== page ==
In the hunt for political opponents, Kazakhstan abuses the law enforcement systems of European states. Ablyazov’s security chief, Alexander Pavlov, was charged with terrorism, which delayed his obtainment of political asylum in Spain. In the case of Syrym Shalabayev, Kazakhstan presented charges of legalisation of property. According to the Criminal Code of Lithuania, if a person is charged with legalisation of property, the consideration of his asylum cannot suspend the extradition.
7. Conclusions and recommendations
Lithuania, which has granted refuge to Ablyazov’s uncle, should not allow the extradition to Kazakhstan of another relative of the oppositionist – Syrym Shalabayev. Kazakhstan carries out the process of preserving an authoritarian regime: political opponents of President Nazarbayev are either in prison or in exile, independent media are banned, activists are intimidated and any civil activity can end in criminal liability. Kazakhstan ignores the repeated statements by the UN and human rights organisations about the systemic problem of torture and unfair trials.
Also, extradition to Ukraine, which does not provide guarantees of adequate conditions of stay in custody and protection from torture, is unacceptable. The corrupt justice system in Ukraine strongly resists any attempts at reform. In Ukraine, Shalabayev will not be ensured a fair trial, as in this case, Ukrainian investigative bodies are dependent; they fulfil the political interests of the Kazakh side. In Ukraine, Shalabayev may be interrogated in line with the interests of Kazakhstan or be rendered to Kazakhstan.
Human rights organisations, approx. 50 members of the European Parliament and the PACE have pointed to the political context of the case of Ablyazov for the past two years. For Kazakhstan, Shalabayev is an important source of information on Ablyazov’s opposition activities. The European Convention on Extradition and the UN Convention against Torture prohibits the extradition of a person in the event that the charges faced by that person have a political context or there is a threat of torture. The Open Dialog Foundation hereby urges the authorities of the Republic of Lithuania to accede to the decisions of other EU countries with regard to the associates of Mukhtar Ablyazov and grant asylum to Syrym Shalabayev, refusing to extradite him to Ukraine and Kazakhstan.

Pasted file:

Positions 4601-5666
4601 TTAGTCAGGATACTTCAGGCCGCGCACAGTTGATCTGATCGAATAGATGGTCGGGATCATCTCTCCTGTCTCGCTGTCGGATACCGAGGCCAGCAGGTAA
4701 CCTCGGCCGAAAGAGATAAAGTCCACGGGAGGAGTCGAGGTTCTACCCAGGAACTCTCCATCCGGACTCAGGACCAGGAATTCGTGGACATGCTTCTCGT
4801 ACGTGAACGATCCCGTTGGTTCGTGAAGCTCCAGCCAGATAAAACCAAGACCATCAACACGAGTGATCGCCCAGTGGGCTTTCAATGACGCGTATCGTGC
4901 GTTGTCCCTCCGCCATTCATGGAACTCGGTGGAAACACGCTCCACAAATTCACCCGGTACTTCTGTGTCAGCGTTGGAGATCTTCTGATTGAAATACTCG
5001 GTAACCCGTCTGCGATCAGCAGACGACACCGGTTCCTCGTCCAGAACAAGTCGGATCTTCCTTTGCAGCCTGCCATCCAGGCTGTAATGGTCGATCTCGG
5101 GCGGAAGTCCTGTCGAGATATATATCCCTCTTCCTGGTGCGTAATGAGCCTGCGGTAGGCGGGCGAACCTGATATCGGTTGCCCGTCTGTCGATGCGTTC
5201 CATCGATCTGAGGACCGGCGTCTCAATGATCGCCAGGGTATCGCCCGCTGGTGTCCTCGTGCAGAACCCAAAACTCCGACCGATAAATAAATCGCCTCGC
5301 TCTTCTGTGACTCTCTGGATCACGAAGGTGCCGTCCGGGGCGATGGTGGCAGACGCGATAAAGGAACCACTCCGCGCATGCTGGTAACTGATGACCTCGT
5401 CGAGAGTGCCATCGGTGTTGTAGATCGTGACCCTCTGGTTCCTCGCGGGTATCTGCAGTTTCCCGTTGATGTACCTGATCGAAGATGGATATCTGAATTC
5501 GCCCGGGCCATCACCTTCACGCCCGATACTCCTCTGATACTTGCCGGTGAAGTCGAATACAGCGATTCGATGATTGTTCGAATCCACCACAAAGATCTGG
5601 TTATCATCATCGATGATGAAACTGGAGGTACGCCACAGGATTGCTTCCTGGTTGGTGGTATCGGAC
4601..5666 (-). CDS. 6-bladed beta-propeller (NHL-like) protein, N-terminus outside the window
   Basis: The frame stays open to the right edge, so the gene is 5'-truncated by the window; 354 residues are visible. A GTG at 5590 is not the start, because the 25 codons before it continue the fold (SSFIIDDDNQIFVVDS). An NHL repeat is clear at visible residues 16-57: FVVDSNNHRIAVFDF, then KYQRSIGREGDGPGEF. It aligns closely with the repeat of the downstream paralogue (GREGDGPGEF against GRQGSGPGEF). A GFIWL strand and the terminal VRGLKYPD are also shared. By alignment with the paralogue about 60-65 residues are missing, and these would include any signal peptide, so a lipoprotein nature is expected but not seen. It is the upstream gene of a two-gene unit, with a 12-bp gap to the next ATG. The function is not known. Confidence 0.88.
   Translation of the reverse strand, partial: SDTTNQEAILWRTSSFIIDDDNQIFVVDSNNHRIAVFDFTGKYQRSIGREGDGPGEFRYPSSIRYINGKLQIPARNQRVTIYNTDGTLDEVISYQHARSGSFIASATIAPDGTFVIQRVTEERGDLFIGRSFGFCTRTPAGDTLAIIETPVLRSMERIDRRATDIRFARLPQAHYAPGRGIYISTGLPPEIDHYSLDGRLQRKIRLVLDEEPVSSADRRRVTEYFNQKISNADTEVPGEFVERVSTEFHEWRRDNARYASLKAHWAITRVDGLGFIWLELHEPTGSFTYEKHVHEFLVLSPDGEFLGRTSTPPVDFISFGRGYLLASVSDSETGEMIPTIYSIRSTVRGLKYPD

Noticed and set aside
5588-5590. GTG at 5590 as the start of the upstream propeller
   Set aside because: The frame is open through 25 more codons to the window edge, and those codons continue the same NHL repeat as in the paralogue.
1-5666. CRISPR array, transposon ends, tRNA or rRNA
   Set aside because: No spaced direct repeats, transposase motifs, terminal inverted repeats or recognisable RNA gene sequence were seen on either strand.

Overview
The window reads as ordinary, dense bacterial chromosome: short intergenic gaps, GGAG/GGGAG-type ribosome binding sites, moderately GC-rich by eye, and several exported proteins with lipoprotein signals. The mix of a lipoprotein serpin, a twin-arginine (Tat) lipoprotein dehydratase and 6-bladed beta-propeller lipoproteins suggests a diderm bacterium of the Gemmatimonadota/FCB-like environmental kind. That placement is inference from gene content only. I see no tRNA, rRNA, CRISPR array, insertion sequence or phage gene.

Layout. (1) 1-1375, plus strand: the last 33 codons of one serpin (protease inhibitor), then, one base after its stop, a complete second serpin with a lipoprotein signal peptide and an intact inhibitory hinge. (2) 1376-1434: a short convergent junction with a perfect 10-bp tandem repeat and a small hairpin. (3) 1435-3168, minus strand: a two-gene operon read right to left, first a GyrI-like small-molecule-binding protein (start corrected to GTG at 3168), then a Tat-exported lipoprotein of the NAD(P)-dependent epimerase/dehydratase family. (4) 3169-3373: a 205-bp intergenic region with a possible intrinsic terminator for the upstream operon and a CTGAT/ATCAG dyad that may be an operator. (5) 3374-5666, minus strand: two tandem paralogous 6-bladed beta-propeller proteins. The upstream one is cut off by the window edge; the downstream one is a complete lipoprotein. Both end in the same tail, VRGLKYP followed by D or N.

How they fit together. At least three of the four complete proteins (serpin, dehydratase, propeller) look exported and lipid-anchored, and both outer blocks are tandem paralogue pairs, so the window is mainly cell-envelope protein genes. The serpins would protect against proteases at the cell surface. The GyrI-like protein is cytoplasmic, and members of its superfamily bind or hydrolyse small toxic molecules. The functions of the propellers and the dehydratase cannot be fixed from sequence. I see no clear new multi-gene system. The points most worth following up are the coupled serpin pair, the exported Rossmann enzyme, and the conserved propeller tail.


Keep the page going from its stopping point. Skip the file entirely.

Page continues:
All those willing to support our demands are welcome to send their appeals to the following persons and institutions:
- President of the Republic of Lithuania Dalia Grybauskaitė – S. Daukanto a. 3, LT-01122 Vilnius; phone: +370 706 64 154; firstname.lastname@example.org;
- Oskaras Jusys, Director of the UN, International Organizations and HR Department, Ministry of Foreign Affairs of the Republic of Lithuania – J.Tumo-Vaižganto Str. 2, LT-01511 Vilnius; phone: +370 706 52444, e-mail email@example.com;
- Ugne Matuleviciene, Head of division for Central Asia and South Caucasus, Ministry of Foreign Affairs of the Republic of Lithuania – J.Tumo-Vaižganto Str. 2, LT-01511 Vilnius; phone: +370 706 52444, e-mail: firstname.lastname@example.org;
- Jolanta Verbuvienė, Migrations Department, Ministry of Internal Affairs of the Republic of Lithuania – Šventaragio g. 2, LT-01510 Vilnius; phone: +370 (5) 219 3400, e-mail: email@example.com;
- Rūta Gerikienė, Chief specialist of the Asylum Affairs Division of the Migration Department, Ministry of Internal Affairs of the Republic of Lithuania – Šventaragio g. 2, LT-01510 Vilnius; phone: +370 5 219 8458, e-mail: firstname.lastname@example.org;
- Parliament of the Republic of Lithuania: Gedimino ave. 53, Vilnius, Lithuania; phone: +370 5 2396060; email@example.com;
- EU High Representative for Foreign Affairs and Security Policy, Federico Mogherini – 1049 Brussels, Rue de la Loi / Wetstraat 200, phone: +32 2 584 11 11; +32 (0) 2 295 71 69;
- Chairman of the European Parliament Committee on Foreign Affairs Elmar Brok – Rue Wiertz 60, 1047 Bruxelles, Belgique, тел.: +32 2 28 49013 (Brussels), +33 3 881 76902 (Strasbourg);
- United Nations High Commissioner for Refugees Antonio Guterres – Case Postale 2500, CH-1211 Genève 2 Dépôt, Suisse, phone: +41 22 739 8111, fax: +41 22 739 7377. Contact form: http://www.unhcr.org/cgi-bin/texis/vtx/contact_hq;
- General Secretary of the International Criminal Police Organisation ‘Interpol’ Jurgen Stoke – General Secretariat 200, quai Charles de Gaulle, 69006 Lyon, France. Fax: +33 (0)4 72 44 71 63.